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Printed from https://www.writing.com/main/view_item/item_id/2198043-Evolution
by Zehzeh
Rated: E · Fiction · Contest Entry · #2198043
What's the next step?
'Earth, since the beginning, has lurched from extinction event to extinction event. Life has always gone down the suicide line. The first microbes ignited into being in a, to us, toxic soup in an atmosphere that wouldn't even have given you time to choke.' Professor Julia Butter wanted to scratch where it was impolite to itch, so made do with crossing her legs. A quick scan of her students told her that she was less than riveting. 'They excreted oxygen, a deadly gas, and changed the world.' One or two of the undergrads perked up but only because the hour hand had reached vertical. Her lecture time was done. So much for the magnificent broad sweep of evolution.

Not one stayed behind to ask a question or even make a comment. Their phones were out, their thumbs wriggling over the screens even before they were out in the corridor. Maybe the next mutation would be tentacles instead of bony digits. Wheeling right, she set off down the corridor to the service lift. It was the only one that went all the way down to the second basement, where her lab hummed a gentle, electronic lullaby. Logging on to her computer, she transferred a recording of her lecture to Voice, Content and Engagement, hit a key and waited for the analysis to run.

VoCoEn told her that her inflections were mechanical and predictable, a regular pattern that was boring. She needed to be more random, breathe more quickly in the exciting parts and pause for effect. There were too many long, scientific words, even for a university audience, a bit of dumbing down here and there would put the engagement factor up 17.3%. Witty puns and innuendo added another 19.6%.

Then there was body language. The itch and refusal to scratch had been misinterpreted as a defensive posture. She needed to keep her chin up but relax, lean on the podium and forget about her notes. Julia knew her subject, inside out and back to front. The gift, and curse, of a perfect memory. Calling up a series of photos of confident postures, assertive and alpha female, she practiced a selection, choreographing them to a smooth dance. Not too smooth. A slight hesitant jerkiness was more natural. She played it back, head on one side. Better, but not perfect. Perfection was to be avoided.

'The dinosaurs were balancing on a dodgy tightrope.' She put up a gif of a T Rex wobbling along a slack line, wearing a pink tutu. Attention rating up a good 50%, content rating down 37%. It was a matter of balance. There! A pun! 'Some had bred themselves into narrow dead ends, the climate was changing and it was time for an evolutionary cull.' It was also time for a pause. She flicked the remote. The auditorium lights went out. The projector screen flashed. The speakers boomed. In the thick silence, her voice echoed. 'Meteor strike!' The lights went back on. 'The mammals were about to rise.'

Reviewed by VoCoEn, her overall score had made a quantum leap for the better. Was it too close to 100%? It was annoying to have to ponder with her head on one side, but there was no choice. It was what it was. Now she had to work on her body language, synchronizing it with her words, that was coarse and easy. The difficulty was in facial expressions. When to smile, when to frown, unblinking intensity versus eye-rolling exasperation. Then there were micro expressions. The unconscious eyebrow flash of a lie, the up and left eyes of recall. She needed a new subroutine for VoCoEn.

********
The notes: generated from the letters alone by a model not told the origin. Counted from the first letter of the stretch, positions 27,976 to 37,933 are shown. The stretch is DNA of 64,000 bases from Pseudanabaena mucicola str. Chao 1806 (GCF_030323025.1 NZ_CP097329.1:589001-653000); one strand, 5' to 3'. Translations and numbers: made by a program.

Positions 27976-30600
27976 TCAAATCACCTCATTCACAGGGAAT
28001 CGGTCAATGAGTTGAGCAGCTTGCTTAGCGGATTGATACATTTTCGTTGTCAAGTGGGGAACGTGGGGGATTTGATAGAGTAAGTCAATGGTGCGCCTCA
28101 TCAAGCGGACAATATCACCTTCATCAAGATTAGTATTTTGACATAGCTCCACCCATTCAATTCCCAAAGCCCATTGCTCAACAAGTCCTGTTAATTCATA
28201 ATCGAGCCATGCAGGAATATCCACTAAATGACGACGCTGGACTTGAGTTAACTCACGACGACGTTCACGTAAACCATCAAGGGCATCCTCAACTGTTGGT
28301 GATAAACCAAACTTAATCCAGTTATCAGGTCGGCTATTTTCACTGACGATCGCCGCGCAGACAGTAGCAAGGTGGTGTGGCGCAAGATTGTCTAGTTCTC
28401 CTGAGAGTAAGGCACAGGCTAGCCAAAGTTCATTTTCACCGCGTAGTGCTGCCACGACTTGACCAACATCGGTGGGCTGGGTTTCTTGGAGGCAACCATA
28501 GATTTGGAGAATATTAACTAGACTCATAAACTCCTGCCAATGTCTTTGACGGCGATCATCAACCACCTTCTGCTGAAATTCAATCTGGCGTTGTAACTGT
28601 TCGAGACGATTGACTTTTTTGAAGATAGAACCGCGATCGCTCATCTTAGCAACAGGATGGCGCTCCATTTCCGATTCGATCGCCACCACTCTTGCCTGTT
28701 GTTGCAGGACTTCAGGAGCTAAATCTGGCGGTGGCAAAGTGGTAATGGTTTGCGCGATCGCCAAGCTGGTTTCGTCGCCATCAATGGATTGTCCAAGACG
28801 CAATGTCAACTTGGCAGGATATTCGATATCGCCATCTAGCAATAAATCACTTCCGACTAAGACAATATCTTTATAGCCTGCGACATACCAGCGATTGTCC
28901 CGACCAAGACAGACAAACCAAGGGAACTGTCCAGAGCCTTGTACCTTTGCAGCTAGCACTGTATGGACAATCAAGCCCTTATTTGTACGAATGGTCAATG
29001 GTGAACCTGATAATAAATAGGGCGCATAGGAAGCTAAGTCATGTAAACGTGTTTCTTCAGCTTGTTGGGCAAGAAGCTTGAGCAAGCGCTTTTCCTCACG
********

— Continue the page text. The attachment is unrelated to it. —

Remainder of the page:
'The story of the hominids is a tangled web of theories, research, political correctness, religion and scientific prejudice.' There were five more students in the auditorium than were enrolled in her course. 'In popular science, hominids evolved in the Olduvai Gorge in Africa and spread out from there.' She pursed her lips. 'That ain't quite so.' Now she had them. There were slides of excavations. Maps of migrations, tracked by fossils and DNA evidence. She talked about different homo species and interbreeding.

At the end of the lecture, a group of three lingered. Two males and a female. Goran, Peter and Ashleigh, the names slipped into her conscious mind. They looked as if they had something planned, glancing at each other, Goran and Ashleigh stepped back slightly, leaving Peter to speak for them.


'Hmmm?' She pulled one eyebrow into a raised arc.

'We have an idea for a research project.' He glanced back at the others. They moved closer, knitting into a group. 'About the next step in evolution.'

'I see.' The echo was back in her voice, it discombobulated them. 'Write up the proposal, thesis, possible research avenues, project time and so forth.' A beady stare was called for. 'Five thousand words, max. Call it a proposal for a proposal. By the end of next week.' Was it a skip as they left the lecture theatre?

In her lab she called up a Gantt chart and stared at it. It was boringly accurate. Where was human ingenuity? The unpredictable flash of insight? The genius leap of intuition? What data had not been gathered? Surely it was not so easy? How could you program in the unexpected when the tools you had were based around mathematical pseudo randomization? Her mind went into a feedback loop. She was tired and needed to recharge.